An inspirational two-year-old will fly to America this week for potentially life-saving cancer treatment.
Corey Ashcroft is leaving Eccleston to spend six months in Philadelphia with his mum Joanna, dad Craig, and five-year-old brother Kian.
Since the brave tot was diagnosed with neuroblastoma in April, campaigners from across Chorley and Leyland have managed to raise £300,000 for the immunotherapy treatment.
The family is now gearing up for the seven-hour flight on Thursday, ahead of Corey’s first medical appointment at the Children’s Hospital of Philadelphia on Friday morning.
The therapy, which combines three types of drugs unlike the procedures in the UK, must start within 100 days of Corey’s stem cell treatment, and he’ll be up to day 88 when he boards the plane.
Joanna’s sister, Julia White, said: “The family are working on a really tight deadline because Corey only has 12 days left before he absolutely has to start the treatment in America, so it’s really important that everything goes well this week.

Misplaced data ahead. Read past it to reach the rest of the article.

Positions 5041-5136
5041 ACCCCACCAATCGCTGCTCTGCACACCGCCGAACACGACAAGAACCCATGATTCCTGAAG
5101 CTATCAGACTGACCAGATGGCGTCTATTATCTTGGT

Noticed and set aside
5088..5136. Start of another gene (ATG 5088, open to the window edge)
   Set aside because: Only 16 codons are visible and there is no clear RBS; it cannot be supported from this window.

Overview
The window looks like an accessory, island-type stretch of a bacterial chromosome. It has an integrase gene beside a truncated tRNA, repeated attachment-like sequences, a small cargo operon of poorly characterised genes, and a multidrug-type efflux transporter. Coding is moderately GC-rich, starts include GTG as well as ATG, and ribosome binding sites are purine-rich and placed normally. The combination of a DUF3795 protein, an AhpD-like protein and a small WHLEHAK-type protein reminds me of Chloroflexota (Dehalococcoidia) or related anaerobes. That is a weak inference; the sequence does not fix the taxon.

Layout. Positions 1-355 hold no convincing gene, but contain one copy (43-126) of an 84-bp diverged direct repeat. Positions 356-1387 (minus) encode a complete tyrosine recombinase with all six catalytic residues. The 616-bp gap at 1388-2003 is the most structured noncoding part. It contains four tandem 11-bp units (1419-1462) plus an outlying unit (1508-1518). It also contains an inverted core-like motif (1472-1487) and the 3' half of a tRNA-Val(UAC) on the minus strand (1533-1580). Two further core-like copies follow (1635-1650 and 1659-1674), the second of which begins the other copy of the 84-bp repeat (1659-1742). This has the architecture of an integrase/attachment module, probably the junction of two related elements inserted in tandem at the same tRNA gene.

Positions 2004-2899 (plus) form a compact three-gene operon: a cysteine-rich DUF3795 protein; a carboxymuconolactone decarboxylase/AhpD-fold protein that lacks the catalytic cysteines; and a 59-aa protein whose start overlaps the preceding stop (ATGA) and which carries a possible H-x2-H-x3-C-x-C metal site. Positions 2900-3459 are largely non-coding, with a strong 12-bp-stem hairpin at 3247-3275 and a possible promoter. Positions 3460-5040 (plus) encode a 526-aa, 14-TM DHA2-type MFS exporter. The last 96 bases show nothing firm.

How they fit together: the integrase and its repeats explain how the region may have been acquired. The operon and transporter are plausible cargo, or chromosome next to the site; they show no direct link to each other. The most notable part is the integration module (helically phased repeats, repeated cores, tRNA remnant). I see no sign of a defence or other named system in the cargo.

“He needs to have a week’s worth of scans when he arrives, so we’re hoping he stays well enough to fly.”
Relatives will give the Ashcrofts a big send-off from Manchester airport on Thursday morning.
“We really need to make sure he doesn’t come into contact with many other children,” Julia said. “If he catches any illnesses, it could compromise his whole treatment.
“Joanna is thinking of flying first class to make him more comfortable, and Corey will be wearing an oxygen mask.”
Corey will go through one week of treatment every three weeks, and the money obtained from fundraising feats is being used solely for the therapy.
Everything else, including the flights, is being paid for by his parents.
They’ll be staying with other families in the hospital’s parents house, and the Ashcrofts will not be able to come back to Eccleston for six months.
Julia said: “It’s too expensive for them to come home, and it’d also be very risky because if Corey became ill and wasn’t able to fly back to continue his treatment, that would be a disaster.”
She added that the pain from injections could last around eight hours a day, and said this will be managed with medication.
Julia wants to take four-year-old daughter Jenna to America shortly after Christmas to see her cousins, and they’ll also keep in touch using Skype.
“It won’t be much of a Christmas here without them,” she said. “It’s good that they’re finally going, but it’ll be very hard being apart.”